And They All Think Just the Same

Readers of a certain age may remember a hit song from 1963 entitled “Little Boxes”. The late beloved communist folk singer Pete Seeger is the performer who made it famous, but it was written the year before by another progressive singer named Malvina Reynolds. And the tune was filched from an even older song, “Pittsburgh Pennsylvania”, written in 1952 by Guy Mitchell.

Wikipedia doesn’t think Mitchell’s tune is the same, and the resemblance may not be enough to win a copyright lawsuit. However, the tag line is identical in sound. My old man recognized the tune as soon as Seeger’s hit came out, and sang the original to me:

“There’s a pawnshop on the corner in Pittsburgh, Pennsylvania…”

The Wikipedia entry notes that (according to Christopher Hitchens) the satirist Tom Lehrer described “Little Boxes” as “the most sanctimonious song ever written”. I’m not so sure I agree — “Imagine” by John Lennon may well win that prize. But “Little Boxes” is up there.

Now there’s yet another version of the same song, written by a blogger named Assistant Village Idiot, who describes himself as a “Postliberal”. Actually, his composition is from 2007, but the future Baron just tipped me to it:

Little Folkies

Little folkies on the hillside, little folkies made of ticky tacky
Little folkies, little folkies, little folkies, all the same
There’s a white one, and a white one, and a white one, and a white one
And they’re all made out ticky-tacky and they all think just the same.

All the people who are folkies all know how to say “diversity”
But they all think in boxes, little boxes, all the same.
And there’s artists, and there’s journalists and there’s teachers of social sciences
And they’re all made out of ticky-tacky and they all think just the same.

They believe the TV newscast and the newspaper editorials
But they never believe conservatives so they can’t be taken in.
Now they don’t all wear gray ponytails and they don’t all wear Birkenstocks
But they wear them on the inside in the boxes in their brains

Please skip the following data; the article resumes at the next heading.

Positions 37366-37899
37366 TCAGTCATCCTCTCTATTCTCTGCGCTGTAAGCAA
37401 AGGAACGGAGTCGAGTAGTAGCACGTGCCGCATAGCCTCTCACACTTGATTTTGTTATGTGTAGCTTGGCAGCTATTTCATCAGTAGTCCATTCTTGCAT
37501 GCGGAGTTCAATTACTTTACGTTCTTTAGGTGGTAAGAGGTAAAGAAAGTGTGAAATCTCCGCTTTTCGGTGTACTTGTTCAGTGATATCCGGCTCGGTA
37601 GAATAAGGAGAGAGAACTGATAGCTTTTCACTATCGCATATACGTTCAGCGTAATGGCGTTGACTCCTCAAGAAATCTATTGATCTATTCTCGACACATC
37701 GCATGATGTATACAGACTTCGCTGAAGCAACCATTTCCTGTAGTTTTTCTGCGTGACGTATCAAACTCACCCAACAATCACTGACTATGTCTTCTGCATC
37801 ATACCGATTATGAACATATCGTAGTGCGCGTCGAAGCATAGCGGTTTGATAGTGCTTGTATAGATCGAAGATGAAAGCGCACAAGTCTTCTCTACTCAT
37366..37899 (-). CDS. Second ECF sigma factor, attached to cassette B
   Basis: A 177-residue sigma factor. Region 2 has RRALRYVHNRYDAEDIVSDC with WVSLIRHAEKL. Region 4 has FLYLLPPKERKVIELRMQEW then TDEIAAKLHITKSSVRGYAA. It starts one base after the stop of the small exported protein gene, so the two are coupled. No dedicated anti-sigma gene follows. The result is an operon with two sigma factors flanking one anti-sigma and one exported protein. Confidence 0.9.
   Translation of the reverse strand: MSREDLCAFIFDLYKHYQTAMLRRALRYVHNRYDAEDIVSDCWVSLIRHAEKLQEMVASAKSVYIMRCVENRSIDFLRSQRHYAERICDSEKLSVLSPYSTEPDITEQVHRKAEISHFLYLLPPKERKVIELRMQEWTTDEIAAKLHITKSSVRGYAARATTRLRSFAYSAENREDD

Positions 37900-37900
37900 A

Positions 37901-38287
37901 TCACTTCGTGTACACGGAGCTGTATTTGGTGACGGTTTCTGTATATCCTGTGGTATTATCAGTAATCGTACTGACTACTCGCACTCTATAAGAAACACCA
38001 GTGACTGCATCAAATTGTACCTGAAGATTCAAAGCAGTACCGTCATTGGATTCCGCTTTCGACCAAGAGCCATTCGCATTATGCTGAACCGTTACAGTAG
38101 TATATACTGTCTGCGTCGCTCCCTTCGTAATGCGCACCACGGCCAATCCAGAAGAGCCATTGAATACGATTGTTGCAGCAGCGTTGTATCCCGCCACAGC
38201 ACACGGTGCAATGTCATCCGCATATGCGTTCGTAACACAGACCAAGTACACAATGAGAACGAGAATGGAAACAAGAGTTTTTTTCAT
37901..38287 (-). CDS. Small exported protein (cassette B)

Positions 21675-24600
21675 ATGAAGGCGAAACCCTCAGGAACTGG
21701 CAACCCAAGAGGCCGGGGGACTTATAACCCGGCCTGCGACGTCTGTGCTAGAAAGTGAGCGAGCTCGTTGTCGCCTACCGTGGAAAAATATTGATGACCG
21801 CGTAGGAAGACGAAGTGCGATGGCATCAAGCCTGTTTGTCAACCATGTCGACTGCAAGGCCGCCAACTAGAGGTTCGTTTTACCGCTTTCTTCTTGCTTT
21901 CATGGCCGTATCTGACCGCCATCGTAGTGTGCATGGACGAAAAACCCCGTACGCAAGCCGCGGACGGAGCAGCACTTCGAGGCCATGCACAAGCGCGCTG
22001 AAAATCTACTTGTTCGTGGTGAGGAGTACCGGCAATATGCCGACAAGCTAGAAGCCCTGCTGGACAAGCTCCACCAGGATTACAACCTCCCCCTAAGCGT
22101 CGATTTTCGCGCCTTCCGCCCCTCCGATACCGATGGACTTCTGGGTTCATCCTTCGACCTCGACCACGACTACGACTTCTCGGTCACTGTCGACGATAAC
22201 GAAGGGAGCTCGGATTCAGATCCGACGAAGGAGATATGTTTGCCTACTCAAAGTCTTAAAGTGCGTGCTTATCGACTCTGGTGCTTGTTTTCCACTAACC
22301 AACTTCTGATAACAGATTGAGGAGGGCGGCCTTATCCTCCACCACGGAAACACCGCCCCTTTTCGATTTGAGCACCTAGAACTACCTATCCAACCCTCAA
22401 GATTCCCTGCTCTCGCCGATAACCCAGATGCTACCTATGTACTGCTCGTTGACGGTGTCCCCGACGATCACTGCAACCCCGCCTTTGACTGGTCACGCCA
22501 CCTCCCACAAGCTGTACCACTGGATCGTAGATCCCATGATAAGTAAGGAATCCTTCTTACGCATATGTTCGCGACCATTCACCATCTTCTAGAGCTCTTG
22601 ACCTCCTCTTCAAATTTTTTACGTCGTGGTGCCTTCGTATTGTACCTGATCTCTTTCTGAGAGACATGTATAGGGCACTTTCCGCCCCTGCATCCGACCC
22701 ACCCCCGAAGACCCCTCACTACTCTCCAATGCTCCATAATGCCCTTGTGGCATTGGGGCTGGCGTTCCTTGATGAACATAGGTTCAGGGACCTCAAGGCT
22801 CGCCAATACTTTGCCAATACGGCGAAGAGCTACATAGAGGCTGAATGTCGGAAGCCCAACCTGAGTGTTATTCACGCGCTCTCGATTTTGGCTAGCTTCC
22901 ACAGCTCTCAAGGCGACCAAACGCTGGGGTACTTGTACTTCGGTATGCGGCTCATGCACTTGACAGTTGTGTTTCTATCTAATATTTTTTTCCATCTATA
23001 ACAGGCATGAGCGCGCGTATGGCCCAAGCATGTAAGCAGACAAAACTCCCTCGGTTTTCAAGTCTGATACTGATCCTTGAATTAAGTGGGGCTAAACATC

And the houses look like summer camp and they all buy organically
And they don’t have any children, except okay, maybe one.
There’s a Green one and a Pink one, an old Red one and a Rainbow one,
But they’re all made out of ticky-tacky and they all think just the same.

A Dymphna addition:

Oh my, how intertwined it all was back then. “Back then” being 1952 according to the commenters on the song. Thus, “Pittsburgh Pennsylvania” originally came in via Mitch Miller, the band leader who owned the label Guy Mitchell sang for/with. The singer’s real name was Al Cernik but evidently his boss preferred the name Guy Mitchell, so that’s who Al became. Mitch Miller really did like Al Cernik Guy Mitchell, sometimes even playing in some of his other songs…and there are a whole lot of other Guy Mitchell songs, back when the world wasn’t so politicized. Back when songs were meant for singing along, as is evident in those comments on YouTube:

One fan says the picture of the street car is not Pittsburgh but Baltimore and that people in Balmer would be able to tell because of the buildings in the background.

9 thoughts on “And They All Think Just the Same

  1. And they all live in little boxes was the anthem of Lakewood, California, a suburban enclave that was developed north of Long Beach in which every (literally) house was the same floor plan and exterior elevation. The ‘city’ was developed by Marc Taper who gave us the Forum where the Lakers used to play before Downtown LA (DTLA) became a Staples in their diet.

  2. I used to run folk clubs in the 1970’s but my recollection is that many were more likely to be satirists than out and out lefties. It would be unfair to lump all the folkies in with the mid-60’s protesters, the latter being a long way to the left of anything sensible.

  3. “There’s a pawnshop
    On the corner
    Where I usually keep my overcoat”.

    -Ernest Gibbons, in Robert Heinlein’s “Time Enough for Love”; scene set in- wait for it- New Pittsburgh.

    Took me ages to track that down, Dymphna; hope you’re impressed!

    • Well, there are other versions: “there’s a porn shop on the corner”…or am I supposed to say pr0n to avoid the bots?

      The tune is catchy so it’s been much copied…and yeah, your research effort was obviously prodigious. Heinlein was riffing on Guy Mithcell’s song, obviously. Or rather Mitch Miller’s song.

      • Well, not that prodigious (he said modestly); I knew which novel, but hadn’t read it for decades.

  4. And the implication of this sanctimonious work of art is that we do not care whether you are happy to live in your little box and do harm to nobody; in the end of the day we will force you to change (meaning we’ll take it away from you). No, it is not sanctimonious, it is sinister.

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